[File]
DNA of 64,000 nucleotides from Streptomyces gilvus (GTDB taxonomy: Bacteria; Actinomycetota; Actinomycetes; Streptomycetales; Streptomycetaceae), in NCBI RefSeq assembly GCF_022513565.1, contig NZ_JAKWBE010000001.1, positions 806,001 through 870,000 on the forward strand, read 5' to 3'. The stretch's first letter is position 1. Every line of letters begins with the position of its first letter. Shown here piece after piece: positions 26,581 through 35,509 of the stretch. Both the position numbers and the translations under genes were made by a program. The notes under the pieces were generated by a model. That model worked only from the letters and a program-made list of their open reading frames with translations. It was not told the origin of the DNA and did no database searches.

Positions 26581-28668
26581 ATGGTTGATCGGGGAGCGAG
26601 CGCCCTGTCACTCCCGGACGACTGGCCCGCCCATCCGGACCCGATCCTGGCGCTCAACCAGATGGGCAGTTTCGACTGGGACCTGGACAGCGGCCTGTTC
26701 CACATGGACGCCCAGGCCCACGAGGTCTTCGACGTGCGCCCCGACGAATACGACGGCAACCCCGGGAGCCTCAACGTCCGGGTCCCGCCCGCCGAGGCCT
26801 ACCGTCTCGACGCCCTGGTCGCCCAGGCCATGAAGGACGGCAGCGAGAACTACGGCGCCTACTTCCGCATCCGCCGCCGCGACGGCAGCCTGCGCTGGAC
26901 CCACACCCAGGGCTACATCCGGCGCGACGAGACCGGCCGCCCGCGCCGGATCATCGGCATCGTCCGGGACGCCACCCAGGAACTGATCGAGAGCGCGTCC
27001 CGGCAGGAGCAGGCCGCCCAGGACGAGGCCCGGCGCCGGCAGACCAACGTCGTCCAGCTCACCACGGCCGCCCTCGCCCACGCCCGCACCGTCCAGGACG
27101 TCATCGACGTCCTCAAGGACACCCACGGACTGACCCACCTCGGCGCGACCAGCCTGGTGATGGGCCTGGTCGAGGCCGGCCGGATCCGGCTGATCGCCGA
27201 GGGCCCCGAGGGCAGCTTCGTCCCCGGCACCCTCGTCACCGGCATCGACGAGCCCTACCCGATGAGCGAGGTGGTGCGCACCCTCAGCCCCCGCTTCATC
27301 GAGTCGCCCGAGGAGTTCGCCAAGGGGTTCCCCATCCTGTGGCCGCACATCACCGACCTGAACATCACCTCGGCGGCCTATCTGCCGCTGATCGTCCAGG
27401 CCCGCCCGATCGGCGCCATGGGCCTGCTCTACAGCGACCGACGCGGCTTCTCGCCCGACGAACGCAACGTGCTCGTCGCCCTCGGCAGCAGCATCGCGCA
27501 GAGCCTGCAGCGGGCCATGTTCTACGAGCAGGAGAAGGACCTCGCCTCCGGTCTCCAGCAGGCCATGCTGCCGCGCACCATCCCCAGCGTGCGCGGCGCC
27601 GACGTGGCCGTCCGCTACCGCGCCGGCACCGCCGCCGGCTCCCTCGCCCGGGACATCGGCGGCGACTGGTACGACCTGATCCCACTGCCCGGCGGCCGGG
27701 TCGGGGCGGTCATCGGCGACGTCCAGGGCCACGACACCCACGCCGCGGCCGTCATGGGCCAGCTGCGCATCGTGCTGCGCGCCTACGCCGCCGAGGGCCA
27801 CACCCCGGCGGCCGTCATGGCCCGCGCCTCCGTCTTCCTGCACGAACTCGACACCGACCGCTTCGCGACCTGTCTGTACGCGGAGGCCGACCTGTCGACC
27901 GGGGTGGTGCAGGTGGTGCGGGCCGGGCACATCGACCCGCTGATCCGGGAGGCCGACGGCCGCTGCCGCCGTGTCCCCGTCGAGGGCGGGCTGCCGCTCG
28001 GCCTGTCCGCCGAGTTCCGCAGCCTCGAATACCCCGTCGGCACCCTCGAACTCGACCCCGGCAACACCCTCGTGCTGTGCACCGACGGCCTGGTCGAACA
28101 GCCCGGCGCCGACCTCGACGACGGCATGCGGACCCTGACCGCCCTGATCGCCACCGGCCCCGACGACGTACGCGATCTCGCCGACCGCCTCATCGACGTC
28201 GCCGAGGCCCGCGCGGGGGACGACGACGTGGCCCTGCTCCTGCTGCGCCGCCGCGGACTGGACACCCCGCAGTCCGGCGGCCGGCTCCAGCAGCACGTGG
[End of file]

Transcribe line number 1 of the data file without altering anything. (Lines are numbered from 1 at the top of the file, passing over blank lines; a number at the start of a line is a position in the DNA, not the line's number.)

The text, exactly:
DNA of 64,000 nucleotides from Streptomyces gilvus (GTDB taxonomy: Bacteria; Actinomycetota; Actinomycetes; Streptomycetales; Streptomycetaceae), in NCBI RefSeq assembly GCF_022513565.1, contig NZ_JAKWBE010000001.1, positions 806,001 through 870,000 on the forward strand, read 5' to 3'. The stretch's first letter is position 1. Every line of letters begins with the position of its first letter. Shown here piece after piece: positions 26,581 through 35,509 of the stretch. Both the position numbers and the translations under genes were made by a program. The notes under the pieces were generated by a model. That model worked only from the letters and a program-made list of their open reading frames with translations. It was not told the origin of the DNA and did no database searches.